5. Assess information collection costs.

Proposed Project

Dental Survey: Improving outpatient antibiotic use through implementation and evaluation of Core Elements of Outpatient Antibiotic Stewardship—New Information Collection Request—National Center for Emerging and Zoonotic Infectious Diseases (NCEZID), Centers for Disease Control and Prevention (CDC).

Background and Brief Description

Antibiotic resistance is a growing problem that has been shown to be a result of wide-spread antibiotic use and misuse. While efforts to improve antibiotic use to date have been primarily implemented in the inpatient setting, the majority of antibiotics are prescribed in the outpatient setting. Up to 50% of all antibiotics prescribed for acute respiratory tract infections (ARI) are proposed to be inappropriate. Interventions that have been demonstrated to decrease inappropriate use include audit-and-feedback, academic detailing, clinical decision support systems (CDSS), provider-focused public commitments to reduce inappropriate antibiotic use, and delayed antibiotic prescriptions. However, current data is limited due to short study timeframes and lack of sustainability.

In a pilot project, phone interviews were conducted with six dental providers and three pediatricians, specifically those who could speak to the knowledge, attitudes and behaviors of their peers. PRA was deemed not applicable by the NCEZID PRA representative for this pilot. We identified six dental providers that were recruited for a phone interview with our team's healthcare psychologist. Semi-structured interviews were used to assess: (1) Knowledge about antibiotic prescribing (what constitutes appropriate and inappropriate prescribing); (2) the providers current antibiotic prescribing practices; (3) beliefs about the consequences of inappropriate and appropriate prescribing (e.g., consequences for the provider, for individual patients, and for the healthcare system); (4) attitudes about antibiotic prescribing (expected negative and positive reactions to appropriate prescribing); (5) subjective norms (beliefs related to what is “normal” antibiotic prescribing for the provider and for peers); (6) control beliefs related to appropriate prescribing (factors that make appropriate prescribing easy or difficult, e.g., barriers); and (7) future planned behaviors along with perceived solutions to promote appropriate antibiotic prescribing.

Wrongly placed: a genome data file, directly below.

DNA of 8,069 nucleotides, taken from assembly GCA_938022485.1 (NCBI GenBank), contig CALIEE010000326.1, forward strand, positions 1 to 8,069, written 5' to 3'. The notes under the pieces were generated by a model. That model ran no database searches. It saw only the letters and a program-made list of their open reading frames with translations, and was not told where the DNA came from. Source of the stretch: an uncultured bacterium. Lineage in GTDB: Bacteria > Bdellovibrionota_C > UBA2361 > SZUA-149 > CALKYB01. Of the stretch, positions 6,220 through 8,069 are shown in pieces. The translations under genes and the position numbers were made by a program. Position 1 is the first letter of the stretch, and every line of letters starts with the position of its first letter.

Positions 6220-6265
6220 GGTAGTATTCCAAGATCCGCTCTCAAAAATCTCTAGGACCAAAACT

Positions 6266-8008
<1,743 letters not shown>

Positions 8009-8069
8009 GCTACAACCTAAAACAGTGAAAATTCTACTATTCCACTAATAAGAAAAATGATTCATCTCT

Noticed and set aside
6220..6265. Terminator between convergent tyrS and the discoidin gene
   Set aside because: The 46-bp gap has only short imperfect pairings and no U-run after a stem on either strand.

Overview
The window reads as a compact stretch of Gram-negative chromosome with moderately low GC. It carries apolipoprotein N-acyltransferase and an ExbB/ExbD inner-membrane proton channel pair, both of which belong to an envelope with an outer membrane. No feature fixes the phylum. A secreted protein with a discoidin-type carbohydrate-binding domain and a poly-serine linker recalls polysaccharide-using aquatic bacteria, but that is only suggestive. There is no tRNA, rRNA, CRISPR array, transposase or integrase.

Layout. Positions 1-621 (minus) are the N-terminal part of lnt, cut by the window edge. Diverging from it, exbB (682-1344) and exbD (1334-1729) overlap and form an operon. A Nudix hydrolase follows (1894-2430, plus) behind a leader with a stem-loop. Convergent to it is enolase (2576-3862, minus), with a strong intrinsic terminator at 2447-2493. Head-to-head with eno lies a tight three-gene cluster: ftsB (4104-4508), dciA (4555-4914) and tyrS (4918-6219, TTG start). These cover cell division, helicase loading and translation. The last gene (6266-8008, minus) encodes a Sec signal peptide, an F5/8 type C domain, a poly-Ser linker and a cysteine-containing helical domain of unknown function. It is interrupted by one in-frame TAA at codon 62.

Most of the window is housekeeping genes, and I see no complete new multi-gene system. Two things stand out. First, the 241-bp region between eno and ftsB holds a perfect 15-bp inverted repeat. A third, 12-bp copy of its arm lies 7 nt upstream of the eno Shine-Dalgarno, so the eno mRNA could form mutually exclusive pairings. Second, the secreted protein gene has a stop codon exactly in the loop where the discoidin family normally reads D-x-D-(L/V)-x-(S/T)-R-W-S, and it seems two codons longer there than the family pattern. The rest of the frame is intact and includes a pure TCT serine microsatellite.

During the analysis of the six dental interviews it was determined by the team that these interviews contained very unique information in terms of knowledge, attitudes and behaviors compared to other non-dental providers. Therefore, it was also determined that information saturation was not reached during this first data collection phase. We want to continue our data collect efforts within this specific population. This information will be crucial in future design of scalable and sustainable outpatient antibiotic stewardship interventions that incorporate all Core Elements of Outpatient Antibiotic Stewardship and to be able to implement it across a network of dental outpatient facilities.

The total estimated annual Burden Hours are 50. There will be no anticipated costs to respondents other than their time.

Estimated Annualized Burden Hours

Type of respondentsForm nameNumber of respondentsNumber of responses per respondentAverage burden per response (in hours)Total burden (in hours)
Dental ProvidersDental Survey CDC Outpatient SHEPheRD1001.550
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Jeffrey M. Zirger,

Acting Chief, Information Collection Review Office, Office of Scientific Integrity, Office of the Associate Director for Science, Office of the Director, Centers for Disease Control and Prevention.

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[FR Doc. 2018-17174 Filed 8-9-18; 8:45 am]